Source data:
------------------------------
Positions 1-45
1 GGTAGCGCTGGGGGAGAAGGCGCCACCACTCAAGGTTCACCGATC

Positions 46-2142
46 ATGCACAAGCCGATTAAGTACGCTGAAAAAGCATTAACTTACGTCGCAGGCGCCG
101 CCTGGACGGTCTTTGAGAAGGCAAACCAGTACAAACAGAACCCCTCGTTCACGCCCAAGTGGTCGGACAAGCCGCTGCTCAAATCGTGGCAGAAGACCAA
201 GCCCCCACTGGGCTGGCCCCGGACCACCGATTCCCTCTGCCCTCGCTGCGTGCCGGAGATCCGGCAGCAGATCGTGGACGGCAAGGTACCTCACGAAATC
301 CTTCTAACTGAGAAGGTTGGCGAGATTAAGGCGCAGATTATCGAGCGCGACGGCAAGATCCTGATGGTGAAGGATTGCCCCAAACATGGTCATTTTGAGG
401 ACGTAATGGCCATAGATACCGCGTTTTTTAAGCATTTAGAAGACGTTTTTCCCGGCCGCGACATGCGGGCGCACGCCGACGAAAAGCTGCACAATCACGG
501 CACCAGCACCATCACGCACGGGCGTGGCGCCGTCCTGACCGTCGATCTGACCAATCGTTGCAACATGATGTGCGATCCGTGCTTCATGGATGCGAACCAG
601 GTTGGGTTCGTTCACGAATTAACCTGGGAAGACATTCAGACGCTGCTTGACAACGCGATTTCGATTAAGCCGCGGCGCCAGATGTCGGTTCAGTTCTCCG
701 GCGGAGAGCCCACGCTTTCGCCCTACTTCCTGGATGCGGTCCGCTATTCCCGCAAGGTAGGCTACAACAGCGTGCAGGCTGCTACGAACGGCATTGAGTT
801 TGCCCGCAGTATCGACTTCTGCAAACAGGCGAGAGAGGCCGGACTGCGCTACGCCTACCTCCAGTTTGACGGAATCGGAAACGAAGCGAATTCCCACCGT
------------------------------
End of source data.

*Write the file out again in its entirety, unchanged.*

Positions 1-45
1 GGTAGCGCTGGGGGAGAAGGCGCCACCACTCAAGGTTCACCGATC

Positions 46-2142
46 ATGCACAAGCCGATTAAGTACGCTGAAAAAGCATTAACTTACGTCGCAGGCGCCG
101 CCTGGACGGTCTTTGAGAAGGCAAACCAGTACAAACAGAACCCCTCGTTCACGCCCAAGTGGTCGGACAAGCCGCTGCTCAAATCGTGGCAGAAGACCAA
201 GCCCCCACTGGGCTGGCCCCGGACCACCGATTCCCTCTGCCCTCGCTGCGTGCCGGAGATCCGGCAGCAGATCGTGGACGGCAAGGTACCTCACGAAATC
301 CTTCTAACTGAGAAGGTTGGCGAGATTAAGGCGCAGATTATCGAGCGCGACGGCAAGATCCTGATGGTGAAGGATTGCCCCAAACATGGTCATTTTGAGG
401 ACGTAATGGCCATAGATACCGCGTTTTTTAAGCATTTAGAAGACGTTTTTCCCGGCCGCGACATGCGGGCGCACGCCGACGAAAAGCTGCACAATCACGG
501 CACCAGCACCATCACGCACGGGCGTGGCGCCGTCCTGACCGTCGATCTGACCAATCGTTGCAACATGATGTGCGATCCGTGCTTCATGGATGCGAACCAG
601 GTTGGGTTCGTTCACGAATTAACCTGGGAAGACATTCAGACGCTGCTTGACAACGCGATTTCGATTAAGCCGCGGCGCCAGATGTCGGTTCAGTTCTCCG
701 GCGGAGAGCCCACGCTTTCGCCCTACTTCCTGGATGCGGTCCGCTATTCCCGCAAGGTAGGCTACAACAGCGTGCAGGCTGCTACGAACGGCATTGAGTT
801 TGCCCGCAGTATCGACTTCTGCAAACAGGCGAGAGAGGCCGGACTGCGCTACGCCTACCTCCAGTTTGACGGAATCGGAAACGAAGCGAATTCCCACCGT